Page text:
I’m not sure if I can pinpoint any one moment in which I decided to pursue journalism. It was more of a natural progression starting, I believe, during the summer after my freshman year of high school. My sister was on the yearbook staff, along with one of our friends, who was the yearbook editor, and they both had to finish up the yearbook after school ended. I guess I 1) had nothing else to do once school was over and 2) wanted to see what working on the high school yearbook staff was like because for about a week, I hung out in the high school journalism room, helping out when I could (even if that meant choosing which Michael Jackson song to listen to next).
Anyway, since then, I’ve always done something journalism-related. I was on the yearbook staff throughout high school (mostly as a photographer) and then studied journalism at the University of Kansas. Now, an alumna of the William Allen White School of Journalism at KU, I work as a copy editor/designer at the Lawrence Journal-World. I could go on about my other interests here, but it might be easier for you to check me out on some of my social media accounts and see for yourself.
How I’m using social media
Twitter is my favorite social media site and the one I use most often. It’s concise. It’s engaging. It’s effective. Content drives Twitter, which is why I try to keep my tweets less about me and more about others by sharing stories, videos, photos, etc., that I find interesting and think others will, too. During my last year at KU, I helped manage the University Daily Kansan‘s Twitter account and the KU chapter of the Society of Professional Journalists‘ Twitter account. Twitter is my “Google Reader” (I wonder: Do people still use that?). It’s my microblog. It can be my way of getting customer service, and it’s often where I search for news topics, KU basketball commentary or what’s going on around Lawrence.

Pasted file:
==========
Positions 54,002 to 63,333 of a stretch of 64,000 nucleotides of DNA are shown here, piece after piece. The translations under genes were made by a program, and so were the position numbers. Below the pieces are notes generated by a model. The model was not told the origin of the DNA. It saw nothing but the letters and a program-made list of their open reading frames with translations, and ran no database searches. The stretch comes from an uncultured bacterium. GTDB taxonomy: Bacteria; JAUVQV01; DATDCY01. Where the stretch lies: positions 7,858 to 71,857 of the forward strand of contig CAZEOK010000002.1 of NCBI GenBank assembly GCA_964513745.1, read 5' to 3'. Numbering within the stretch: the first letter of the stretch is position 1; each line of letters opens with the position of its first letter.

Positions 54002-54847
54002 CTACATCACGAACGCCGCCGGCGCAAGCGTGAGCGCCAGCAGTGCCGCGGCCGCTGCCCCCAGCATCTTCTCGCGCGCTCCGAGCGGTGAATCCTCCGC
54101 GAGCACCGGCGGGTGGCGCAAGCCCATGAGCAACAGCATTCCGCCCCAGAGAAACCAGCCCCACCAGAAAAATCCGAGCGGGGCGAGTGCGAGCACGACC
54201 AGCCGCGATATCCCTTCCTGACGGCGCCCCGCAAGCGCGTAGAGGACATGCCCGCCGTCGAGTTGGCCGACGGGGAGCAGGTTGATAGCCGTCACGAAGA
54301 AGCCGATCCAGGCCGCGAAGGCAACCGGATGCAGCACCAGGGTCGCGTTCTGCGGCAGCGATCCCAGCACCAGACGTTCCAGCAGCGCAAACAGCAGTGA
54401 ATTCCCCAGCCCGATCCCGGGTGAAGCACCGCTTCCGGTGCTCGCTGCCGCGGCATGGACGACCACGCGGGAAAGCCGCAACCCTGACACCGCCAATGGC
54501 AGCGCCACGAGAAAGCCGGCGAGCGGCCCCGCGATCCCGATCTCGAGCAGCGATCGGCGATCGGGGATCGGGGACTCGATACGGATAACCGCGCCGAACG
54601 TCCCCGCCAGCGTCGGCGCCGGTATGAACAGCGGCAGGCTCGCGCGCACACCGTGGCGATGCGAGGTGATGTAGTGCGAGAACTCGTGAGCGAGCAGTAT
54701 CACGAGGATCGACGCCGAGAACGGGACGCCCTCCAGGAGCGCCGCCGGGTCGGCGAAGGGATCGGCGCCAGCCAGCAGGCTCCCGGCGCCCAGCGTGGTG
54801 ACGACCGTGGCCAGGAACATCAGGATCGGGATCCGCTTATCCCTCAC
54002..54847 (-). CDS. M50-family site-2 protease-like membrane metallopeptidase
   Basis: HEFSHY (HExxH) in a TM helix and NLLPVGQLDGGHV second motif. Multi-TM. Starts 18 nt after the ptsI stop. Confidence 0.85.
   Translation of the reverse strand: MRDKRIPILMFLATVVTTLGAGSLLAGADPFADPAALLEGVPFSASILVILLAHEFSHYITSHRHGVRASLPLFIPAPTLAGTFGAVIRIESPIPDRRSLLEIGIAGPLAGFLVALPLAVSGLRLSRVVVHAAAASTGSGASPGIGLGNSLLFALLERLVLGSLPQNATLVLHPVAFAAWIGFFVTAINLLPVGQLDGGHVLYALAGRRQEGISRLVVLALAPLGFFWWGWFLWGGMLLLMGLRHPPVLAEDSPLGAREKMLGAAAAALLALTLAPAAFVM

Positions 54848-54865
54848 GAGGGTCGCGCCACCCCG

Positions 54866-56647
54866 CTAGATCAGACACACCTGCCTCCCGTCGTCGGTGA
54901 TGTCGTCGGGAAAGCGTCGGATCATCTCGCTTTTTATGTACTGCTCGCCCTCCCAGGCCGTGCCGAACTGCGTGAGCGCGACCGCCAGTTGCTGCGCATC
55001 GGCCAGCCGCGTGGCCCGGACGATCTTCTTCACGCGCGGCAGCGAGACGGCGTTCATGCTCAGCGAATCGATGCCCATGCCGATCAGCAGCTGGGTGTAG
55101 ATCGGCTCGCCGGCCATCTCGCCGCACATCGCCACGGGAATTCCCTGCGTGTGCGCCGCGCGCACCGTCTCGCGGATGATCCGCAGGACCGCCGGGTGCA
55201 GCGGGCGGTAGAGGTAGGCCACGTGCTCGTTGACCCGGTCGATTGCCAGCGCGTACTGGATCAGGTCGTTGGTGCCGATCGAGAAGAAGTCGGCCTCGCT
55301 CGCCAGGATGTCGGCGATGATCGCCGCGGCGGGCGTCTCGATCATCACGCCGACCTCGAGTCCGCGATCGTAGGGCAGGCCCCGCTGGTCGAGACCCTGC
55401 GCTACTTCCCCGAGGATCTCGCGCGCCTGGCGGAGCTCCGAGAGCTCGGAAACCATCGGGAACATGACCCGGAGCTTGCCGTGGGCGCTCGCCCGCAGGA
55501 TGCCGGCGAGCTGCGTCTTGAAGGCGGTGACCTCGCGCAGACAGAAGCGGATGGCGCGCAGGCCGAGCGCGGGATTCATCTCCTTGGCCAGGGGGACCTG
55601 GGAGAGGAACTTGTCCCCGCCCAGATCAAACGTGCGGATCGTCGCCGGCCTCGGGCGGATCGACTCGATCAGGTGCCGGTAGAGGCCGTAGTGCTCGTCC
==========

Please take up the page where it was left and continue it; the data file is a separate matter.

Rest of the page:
I’ve heard people say that they don’t understand how to use LinkedIn to network or find jobs or that they don’t like it, but along with Facebook and Twitter, it’s a site I visit daily. It’s not that I’m constantly updating or refining my professional profile, or looking for connections. And while that is important, one of my favorite features on the site is the customizable LinkedIn Today section. I find links to news articles that are being shared by among industries I’m interested in (and often share those articles), and I can see which articles my LinkedIn connections have shared. I love that I can pare down the news to suit my interests and then browse articles in a visual, organized format. Aside from that function, to state the obvious, LinkedIn helps me establish a professional presence online and then share that presence with other professionals. I should also mention other key functions I’ve used on the site, like its job search function, which suggests jobs I might be interested in based on my experience, or groups, which provide a forum for people with similar interests to hold discussions, share articles or just stay in touch.
You’ll find that if we’re not Facebook friends, you probably won’t be able to see much of my profile. I use Facebook more for personal sharing than I do on other sites because, unlike Twitter, for me, Facebook revolves more around keeping up with what my friends are doing. I don’t visit Facebook to find my hard news. I do believe, however, Facebook pages are great for businesses and organizations to engage with their audiences and share information. Currently, along with my sister and dad, I help manage a couple of Facebook pages: Silver Lake Girls Golf and Silver Lake Baseball (my dad coaches both of the teams). Also, during college, I managed the Kansan’s Facebook page.
I have to confess: I dig Google+. The problem? Only a handful of my friends are actually using the site. I don’t even post there as much as I’d like — mostly because I know only a few friends will see it and, I guess, anyone who has added me in one of their circles. But, I still have hope it will catch on eventually. If nothing else, I really like visiting Google+ to see how the news organizations I follow use the site. I find that I like Google+’s interface for following news stories because it’s more visual than Twitter. Also, I love Google+ Hangouts and the awesome features I can include while “hanging out.”
I refuse to believe that Pinterest is only good for pinning items about weddings, home decor, food recipes, or arts and crafts. I certainly try to use it for other purposes than that. So far, I’ve got boards about topics ranging from visual news to design/typography, to video. (And, yes, I occasionally pin a recipe or home decor idea, too.) Pinterest is my newest social media venture, and I’m already scheming ideas for new boards. But first, I think it’s important to build up the boards I’ve got. I love (and am taking notes from) this list of how journalists can use Pinterest. So far, I haven’t found too many journalists using Pinterest in ways that this article mentions, but here’s hoping that catches on.